Jenkins said, however, that Schultz should be prepared to repay the money if the Election Assistance Commission determines the funds weren’t properly used.
The commission under the Help America Vote Act is supposed to have four members nominated by the president and approved by Congress. The last commissioners quit in December 2011, and Congress has not approved any nominees.
Without commissioners, the agency cannot advise states on the use of the vote act’s funds and has told Courtney it could not look further into Schultz’s use of the federal money until the commission has at least three voting members.
Two nominees, Thomas Hicks and Myrna Perez, appeared before the committee for a hearing last year, but a vote was never held. They appeared again for a confirmation hearing on Dec. 11, but no action has yet been taken. Republicans in the House and Senate have said the commission should be dissolved.
“This commission is redundant and ought to be eliminated,” Roberts said in a statement before the hearing. “If the majority sees the light, maybe we can finally get rid of this commission and save the taxpayers some money.”
Schumer said the commission’s role in certifying voting machines and administering the vote act’s money is still important and it is severely hampered without at least three commissioners to conduct business.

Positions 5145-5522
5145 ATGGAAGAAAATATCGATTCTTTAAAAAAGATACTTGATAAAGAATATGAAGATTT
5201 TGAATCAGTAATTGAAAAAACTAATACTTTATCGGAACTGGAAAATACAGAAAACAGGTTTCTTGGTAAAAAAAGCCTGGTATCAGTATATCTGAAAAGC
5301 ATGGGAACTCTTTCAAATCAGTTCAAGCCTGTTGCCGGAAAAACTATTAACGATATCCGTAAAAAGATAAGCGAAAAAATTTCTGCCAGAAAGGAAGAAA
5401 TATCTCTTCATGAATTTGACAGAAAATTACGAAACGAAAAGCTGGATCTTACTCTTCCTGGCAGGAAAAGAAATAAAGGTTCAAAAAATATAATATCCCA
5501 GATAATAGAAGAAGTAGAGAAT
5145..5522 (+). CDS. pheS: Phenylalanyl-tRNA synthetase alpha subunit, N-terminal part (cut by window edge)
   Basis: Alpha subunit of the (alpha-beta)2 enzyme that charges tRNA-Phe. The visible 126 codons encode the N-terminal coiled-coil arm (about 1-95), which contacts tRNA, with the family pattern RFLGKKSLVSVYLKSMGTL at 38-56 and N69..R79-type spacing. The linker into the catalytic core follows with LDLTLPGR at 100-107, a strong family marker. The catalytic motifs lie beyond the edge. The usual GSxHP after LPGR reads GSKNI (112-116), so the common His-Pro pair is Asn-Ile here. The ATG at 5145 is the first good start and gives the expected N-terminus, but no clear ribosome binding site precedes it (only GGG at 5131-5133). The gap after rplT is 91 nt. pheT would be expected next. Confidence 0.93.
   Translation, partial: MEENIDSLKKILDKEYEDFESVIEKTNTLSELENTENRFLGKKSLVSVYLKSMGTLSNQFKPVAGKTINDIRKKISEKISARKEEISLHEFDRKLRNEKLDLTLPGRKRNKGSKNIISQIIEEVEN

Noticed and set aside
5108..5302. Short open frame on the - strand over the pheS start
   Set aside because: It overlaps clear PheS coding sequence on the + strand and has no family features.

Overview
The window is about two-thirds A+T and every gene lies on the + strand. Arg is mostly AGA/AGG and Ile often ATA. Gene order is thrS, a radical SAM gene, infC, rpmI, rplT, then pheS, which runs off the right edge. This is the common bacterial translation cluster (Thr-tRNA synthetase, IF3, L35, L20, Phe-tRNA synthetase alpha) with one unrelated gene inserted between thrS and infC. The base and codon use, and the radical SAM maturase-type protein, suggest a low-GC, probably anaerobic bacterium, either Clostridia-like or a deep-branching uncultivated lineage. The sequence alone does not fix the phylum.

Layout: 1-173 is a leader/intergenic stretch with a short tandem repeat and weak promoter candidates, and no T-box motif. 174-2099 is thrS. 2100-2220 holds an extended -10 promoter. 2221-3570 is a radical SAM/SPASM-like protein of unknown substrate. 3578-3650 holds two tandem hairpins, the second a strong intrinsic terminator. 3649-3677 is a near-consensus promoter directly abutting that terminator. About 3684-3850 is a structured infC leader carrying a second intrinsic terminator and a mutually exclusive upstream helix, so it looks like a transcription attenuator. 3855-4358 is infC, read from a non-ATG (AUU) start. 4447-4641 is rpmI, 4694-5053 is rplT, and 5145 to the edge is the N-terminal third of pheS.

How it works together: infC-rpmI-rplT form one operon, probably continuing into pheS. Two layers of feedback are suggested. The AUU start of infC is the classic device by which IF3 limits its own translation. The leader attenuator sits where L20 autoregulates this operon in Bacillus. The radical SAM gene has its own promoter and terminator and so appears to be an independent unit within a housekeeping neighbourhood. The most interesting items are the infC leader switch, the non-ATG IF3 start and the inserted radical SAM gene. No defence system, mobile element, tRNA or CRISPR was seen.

“At a time when long lines continue to plague our country and impede voting, we must have a functioning EAC. Confirming these nominees is the first step,” he said in opening remarks for the hearing.
The issue illustrates a philosophical rift between Democrats and Republicans over voting issues. Republicans in Iowa and elsewhere have championed voter ID laws and other measures that they say are meant to combat voter fraud. Democrats contend that in-person voter fraud is very rare, and that such laws are really meant to disenfranchise voting blocs that traditionally support their party, including students, the poor and the elderly.
After 18 months of investigations, Schultz has spent about $150,000. The investigations have led to charges against 16 people in Iowa, where about 2.1 million people are registered to vote. Many of those charged said they mistakenly registered or believed they were able to vote.